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Campbell, J M (2008) Safety hazard and risk identification and management in infrastructure management, Unpublished PhD Thesis, School of Engineering, University of Edinburgh.

  • Type: Thesis
  • Keywords: maintenance; transportatipon; safety; risk management; artificial intelligence; prototype development
  • URL: http://hdl.handle.net/1842/3170
  • Abstract:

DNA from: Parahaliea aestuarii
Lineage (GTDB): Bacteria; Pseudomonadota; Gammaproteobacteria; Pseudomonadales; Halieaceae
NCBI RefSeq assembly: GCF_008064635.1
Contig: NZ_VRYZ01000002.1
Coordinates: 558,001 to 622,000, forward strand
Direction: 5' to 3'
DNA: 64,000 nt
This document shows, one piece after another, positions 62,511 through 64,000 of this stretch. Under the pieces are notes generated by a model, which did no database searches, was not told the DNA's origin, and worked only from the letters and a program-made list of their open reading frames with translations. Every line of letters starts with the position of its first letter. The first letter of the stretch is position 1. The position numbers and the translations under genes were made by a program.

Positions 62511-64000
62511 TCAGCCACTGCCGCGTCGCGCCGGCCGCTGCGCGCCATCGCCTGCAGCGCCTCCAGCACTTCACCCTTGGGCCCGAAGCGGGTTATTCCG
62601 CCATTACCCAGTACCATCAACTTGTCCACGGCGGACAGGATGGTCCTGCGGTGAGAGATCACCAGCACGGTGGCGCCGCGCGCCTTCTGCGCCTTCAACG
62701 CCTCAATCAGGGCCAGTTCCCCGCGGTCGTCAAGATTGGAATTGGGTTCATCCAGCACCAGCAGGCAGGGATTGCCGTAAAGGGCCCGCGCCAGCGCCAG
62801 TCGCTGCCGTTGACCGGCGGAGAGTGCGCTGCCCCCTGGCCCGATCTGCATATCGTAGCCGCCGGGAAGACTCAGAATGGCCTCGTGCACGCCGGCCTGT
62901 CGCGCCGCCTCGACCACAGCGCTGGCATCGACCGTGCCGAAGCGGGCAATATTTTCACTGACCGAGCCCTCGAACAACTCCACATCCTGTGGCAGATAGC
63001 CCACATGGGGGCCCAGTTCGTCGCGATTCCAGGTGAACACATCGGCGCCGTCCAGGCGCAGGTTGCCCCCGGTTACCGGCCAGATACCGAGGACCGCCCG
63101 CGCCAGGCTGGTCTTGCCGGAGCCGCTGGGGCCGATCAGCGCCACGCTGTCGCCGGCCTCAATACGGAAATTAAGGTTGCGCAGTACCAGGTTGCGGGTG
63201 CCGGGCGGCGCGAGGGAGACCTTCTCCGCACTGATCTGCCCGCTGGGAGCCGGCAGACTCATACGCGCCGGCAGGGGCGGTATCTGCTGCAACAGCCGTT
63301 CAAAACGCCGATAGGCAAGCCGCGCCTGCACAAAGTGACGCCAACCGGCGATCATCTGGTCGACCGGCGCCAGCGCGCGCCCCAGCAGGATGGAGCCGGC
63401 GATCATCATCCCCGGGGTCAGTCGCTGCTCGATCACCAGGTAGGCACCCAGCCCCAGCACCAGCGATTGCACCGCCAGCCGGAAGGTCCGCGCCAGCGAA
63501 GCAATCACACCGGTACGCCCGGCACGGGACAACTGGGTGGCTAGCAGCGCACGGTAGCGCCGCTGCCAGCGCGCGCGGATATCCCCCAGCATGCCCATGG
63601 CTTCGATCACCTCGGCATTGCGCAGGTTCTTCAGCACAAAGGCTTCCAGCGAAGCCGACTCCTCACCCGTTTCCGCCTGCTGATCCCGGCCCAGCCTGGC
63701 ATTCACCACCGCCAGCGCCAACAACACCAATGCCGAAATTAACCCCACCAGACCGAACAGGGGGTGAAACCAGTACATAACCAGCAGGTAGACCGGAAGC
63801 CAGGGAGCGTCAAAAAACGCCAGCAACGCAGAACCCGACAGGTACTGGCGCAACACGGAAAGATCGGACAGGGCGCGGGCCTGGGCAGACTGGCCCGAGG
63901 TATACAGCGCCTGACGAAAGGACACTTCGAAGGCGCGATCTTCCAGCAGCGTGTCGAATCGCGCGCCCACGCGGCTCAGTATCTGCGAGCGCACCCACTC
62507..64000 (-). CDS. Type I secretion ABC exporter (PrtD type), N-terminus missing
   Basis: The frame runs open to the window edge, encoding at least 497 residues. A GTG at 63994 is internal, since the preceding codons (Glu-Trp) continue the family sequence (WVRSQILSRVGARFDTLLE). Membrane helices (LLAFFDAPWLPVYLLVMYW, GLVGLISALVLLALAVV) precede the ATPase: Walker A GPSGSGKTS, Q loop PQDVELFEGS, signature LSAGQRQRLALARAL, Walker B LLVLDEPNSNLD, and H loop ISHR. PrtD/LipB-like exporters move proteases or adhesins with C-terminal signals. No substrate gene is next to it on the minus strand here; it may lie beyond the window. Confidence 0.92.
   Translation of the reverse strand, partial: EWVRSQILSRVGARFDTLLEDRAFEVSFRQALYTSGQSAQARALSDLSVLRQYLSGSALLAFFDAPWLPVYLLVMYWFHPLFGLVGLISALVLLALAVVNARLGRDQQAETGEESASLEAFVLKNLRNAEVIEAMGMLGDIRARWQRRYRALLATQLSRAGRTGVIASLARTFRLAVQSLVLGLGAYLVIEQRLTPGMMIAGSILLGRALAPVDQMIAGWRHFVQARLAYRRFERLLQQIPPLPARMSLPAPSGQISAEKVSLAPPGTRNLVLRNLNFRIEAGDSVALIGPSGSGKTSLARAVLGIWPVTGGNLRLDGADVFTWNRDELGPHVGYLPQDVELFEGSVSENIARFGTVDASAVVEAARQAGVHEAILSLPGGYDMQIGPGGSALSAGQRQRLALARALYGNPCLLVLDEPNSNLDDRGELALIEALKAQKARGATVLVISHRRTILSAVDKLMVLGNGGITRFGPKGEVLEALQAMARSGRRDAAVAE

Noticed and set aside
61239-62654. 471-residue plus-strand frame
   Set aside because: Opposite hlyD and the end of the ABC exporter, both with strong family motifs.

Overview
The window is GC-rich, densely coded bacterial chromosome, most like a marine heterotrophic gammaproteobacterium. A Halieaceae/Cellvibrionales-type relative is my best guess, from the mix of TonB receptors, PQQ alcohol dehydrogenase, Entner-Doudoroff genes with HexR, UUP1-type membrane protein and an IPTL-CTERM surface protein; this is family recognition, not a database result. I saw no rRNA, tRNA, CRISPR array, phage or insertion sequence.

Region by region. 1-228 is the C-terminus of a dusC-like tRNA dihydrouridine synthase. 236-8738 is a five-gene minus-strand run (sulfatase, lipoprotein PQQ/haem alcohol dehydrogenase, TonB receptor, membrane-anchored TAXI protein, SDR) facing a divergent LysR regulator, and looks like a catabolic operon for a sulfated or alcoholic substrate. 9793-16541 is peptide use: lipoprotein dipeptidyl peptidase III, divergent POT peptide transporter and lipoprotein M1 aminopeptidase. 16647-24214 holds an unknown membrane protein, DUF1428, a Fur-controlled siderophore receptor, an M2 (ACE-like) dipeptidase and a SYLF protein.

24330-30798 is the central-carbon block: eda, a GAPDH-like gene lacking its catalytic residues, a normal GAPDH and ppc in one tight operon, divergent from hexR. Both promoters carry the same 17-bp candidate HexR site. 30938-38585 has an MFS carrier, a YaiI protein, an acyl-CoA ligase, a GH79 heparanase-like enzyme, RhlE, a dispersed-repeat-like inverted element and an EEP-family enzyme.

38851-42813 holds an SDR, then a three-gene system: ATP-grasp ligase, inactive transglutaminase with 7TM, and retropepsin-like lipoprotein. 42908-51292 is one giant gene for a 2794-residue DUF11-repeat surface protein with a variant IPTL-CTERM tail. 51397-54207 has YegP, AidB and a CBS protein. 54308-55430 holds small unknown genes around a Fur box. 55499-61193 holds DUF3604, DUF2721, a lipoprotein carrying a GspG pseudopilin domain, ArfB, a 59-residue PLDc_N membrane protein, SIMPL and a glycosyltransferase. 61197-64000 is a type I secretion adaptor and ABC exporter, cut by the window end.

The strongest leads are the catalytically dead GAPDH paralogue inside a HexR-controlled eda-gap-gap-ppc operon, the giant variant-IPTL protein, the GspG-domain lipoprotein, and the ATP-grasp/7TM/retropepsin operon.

Infrastructure such as transportation networks improves the condition of everyday lives by facilitating public services and systems necessary for economic activity and growth. However, constructing and maintaining transportation infrastructure poses safety hazards and risks to those working at the sharp end, leading to serious injuries and fatalities. Therefore, the identification of hazards and managing the risks they create is integral to continually improving safety levels in infrastructure management. This work seeks to fully understand this problem and highlight past, present and future issues concerning safety in a comprehensive literature review. A decision support tool is proposed to improve the safety of transportation workers by facilitating hazard identification and management of associated control measures. This Tool facilitates the extraction of safety knowledge from real paper-based safety documents, capturing existing worker’s knowledge and experiences from industrial ‘corporate memory’. The Tool suggests the most appropriate control measures for new scenarios based on existing knowledge from previous work tasks. This is achieved by classifying work tasks using a new method based on unilateral UK legislation (Reporting of Injuries, Diseases and Dangerous Occurrences (1995) Regulations) and the innovative use of artificial intelligence method, case-based reasoning (CBR). CBR allows transparency in the tool processes and has many benefits over other safety tools which may suffer from ’black box’ stigmatism. The tool is populated with knowledge extracted from a real transportation project and is hosted via the internet (www.Total-Safety.com). The end product of the tool is the generation of bespoke method statements detailing appropriate control measures. These paper documents are shown to have financial and quality control benefits over traditional method statements. The tool has undergone testing and analysis and is shown to be robust. Finally, the overall conclusions and opportunities for further research are presented and progress of the work against each of the five research objectives is assessed.